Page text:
Education ∪ Math ∪ Technology

Month: October 2010 (page 1 of 3)

The relationship between K to 12 and all education spending in the United States

Here is a graph of the spending on education in public K to 12 schools in the US compared to the spending on education outside of K to 12 schools from 1950 to 2007. The data is from this site thanks to @jasonflom. Please comment below if you see an error in my math.

Graph of k - 12 vs non-k - 12 education spending

So what this graph shows is that there is an incredibly strong relationship between the money spent from all sources on public K to 12 education in the United States and the money spent from all sources on all other education in the US. Since the funding for sources outside of public K to 12 education have very different funding sources we know that this funding situation is not a function of federal or state policy.

In other words, since funding for education has been increasing regardless of the policy behind the funding, it must be that the education just costs more today than it did years ago. Some obvious reasons for this are that the technology in schools has changed over the years and costs more and land costs have risen above the cost of inflation.


I don’t want my kid in that math class

Clarence Fisher ( @glassbeed ) had a great quote in an Elluminate session I listened to yesterday.

For our parents that complain about their students learning how to become global citizens and learning digital literacy because of privacy issues, ask them "would you take your child out of math class?"  (summarized)

Such a good point to bring up. It sounds ridiculous to take students out of math class because we see that as a core skill. However, global citizenship & digital literacy are exceptional important skills, ones that I would argue are as important as learning mathematics. Once you turn the conversation about technology into a discussion of the other skills that students learn through the technology you can change the tone of a conversation about privacy. We can teach kids how to be "safe" online and how to manage their own digital footprint more easily if they are establishing their presence through a safe environment.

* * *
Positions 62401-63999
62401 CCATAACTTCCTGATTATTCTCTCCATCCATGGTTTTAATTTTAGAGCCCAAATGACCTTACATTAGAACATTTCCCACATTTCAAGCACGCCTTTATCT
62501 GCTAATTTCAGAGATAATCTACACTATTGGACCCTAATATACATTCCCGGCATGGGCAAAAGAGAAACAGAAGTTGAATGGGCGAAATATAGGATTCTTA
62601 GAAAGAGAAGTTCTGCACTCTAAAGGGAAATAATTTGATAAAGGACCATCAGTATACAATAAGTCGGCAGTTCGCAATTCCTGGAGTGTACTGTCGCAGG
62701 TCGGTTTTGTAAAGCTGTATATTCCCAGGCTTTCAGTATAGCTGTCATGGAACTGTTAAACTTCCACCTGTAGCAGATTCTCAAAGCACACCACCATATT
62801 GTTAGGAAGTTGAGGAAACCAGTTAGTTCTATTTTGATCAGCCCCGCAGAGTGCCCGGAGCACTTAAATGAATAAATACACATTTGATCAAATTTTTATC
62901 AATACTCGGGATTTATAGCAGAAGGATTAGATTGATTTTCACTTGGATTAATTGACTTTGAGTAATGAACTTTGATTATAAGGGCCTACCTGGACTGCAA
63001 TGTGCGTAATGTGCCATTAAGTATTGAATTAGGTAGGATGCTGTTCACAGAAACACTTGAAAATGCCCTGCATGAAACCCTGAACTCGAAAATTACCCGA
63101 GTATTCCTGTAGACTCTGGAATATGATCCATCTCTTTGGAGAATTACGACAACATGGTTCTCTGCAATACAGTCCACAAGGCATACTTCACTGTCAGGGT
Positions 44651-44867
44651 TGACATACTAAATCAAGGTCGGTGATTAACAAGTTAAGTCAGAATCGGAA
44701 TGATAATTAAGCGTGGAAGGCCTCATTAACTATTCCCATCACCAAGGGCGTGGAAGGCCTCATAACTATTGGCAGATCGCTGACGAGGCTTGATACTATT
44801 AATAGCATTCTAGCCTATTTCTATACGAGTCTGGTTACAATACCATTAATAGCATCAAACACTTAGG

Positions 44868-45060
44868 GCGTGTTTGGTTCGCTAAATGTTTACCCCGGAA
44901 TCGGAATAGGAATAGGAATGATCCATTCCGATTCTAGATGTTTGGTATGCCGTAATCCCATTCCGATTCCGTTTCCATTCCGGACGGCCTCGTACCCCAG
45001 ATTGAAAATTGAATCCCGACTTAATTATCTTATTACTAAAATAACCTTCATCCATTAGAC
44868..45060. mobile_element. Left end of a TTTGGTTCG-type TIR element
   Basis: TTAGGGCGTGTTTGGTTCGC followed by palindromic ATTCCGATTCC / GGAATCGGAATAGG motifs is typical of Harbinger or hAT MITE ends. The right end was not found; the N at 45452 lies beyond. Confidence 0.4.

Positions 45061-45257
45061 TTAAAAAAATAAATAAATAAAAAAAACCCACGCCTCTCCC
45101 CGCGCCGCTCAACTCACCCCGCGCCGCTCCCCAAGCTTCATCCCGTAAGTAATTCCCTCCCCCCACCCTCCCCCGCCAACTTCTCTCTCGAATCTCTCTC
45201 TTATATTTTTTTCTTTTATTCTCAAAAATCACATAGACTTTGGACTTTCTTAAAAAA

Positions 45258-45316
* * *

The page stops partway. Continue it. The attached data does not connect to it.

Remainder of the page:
My new Google reader subscriptions

Here’s a new version of my subscriptions to different blogs through Google Reader in OPML format. Please feel free to download this and edit as you see fit. 99% of these blogs are related either to technology or educational technology and all of them are relevant to teachers. You should be able to import this file into your own feed reader without difficulty.

Download file here

An email to our new Education Minister

Here is the email I’ve just send to George Abbott, our new education minister in British Columbia. Let’s see if he responds.

Dear Mr. Abbott,

I’m an educator in British Columbia, in a small private school called Stratford Hall. I’m pleased to hear that you have been appointed to your new role. I have a suggestion for you, among many you will receive over the next few days.
I’d like to extend an invitation for you to observe a new form of professional development for teachers which is occurring through the use of social media. A collection of a few thousand teachers use the social media tool Twitter for collaboration and sharing of ideas and resources. I’d like to show you how this works, and how this could be a powerful initiative for British Columbia educators to take the lead.
The learning that has occurred for me through this tool has been amongst the most powerful and deep training I’ve ever done. I can easily say that I learn more through an hour of interaction through Twitter than 10 hours of typical professional development. I can talk to the greatest minds in education directly, or spend an hour discussing the best way to teach polynomials.
If you are interested, check out #edchat on Twitter by following this link:
I’m happy to give a more complete explanation when you have the time.
Thank you,
David Wees


Connecting your Classroom

Here’s a presentation I’m giving this Wednesday to the teachers at my school on Connecting your Classroom. After viewing William Eaton‘s presentation last Friday at the CUEBC conference I decided to present on a similar topic to my own staff, using a couple of his ideas (which I’ve referred in the presentation). The idea is that every classroom can be connected in various ways, and I’m showing 5 of the ways we can connect based on the domains of curriculum, community (in this case experts), student work, and the world. Check out my presentation below.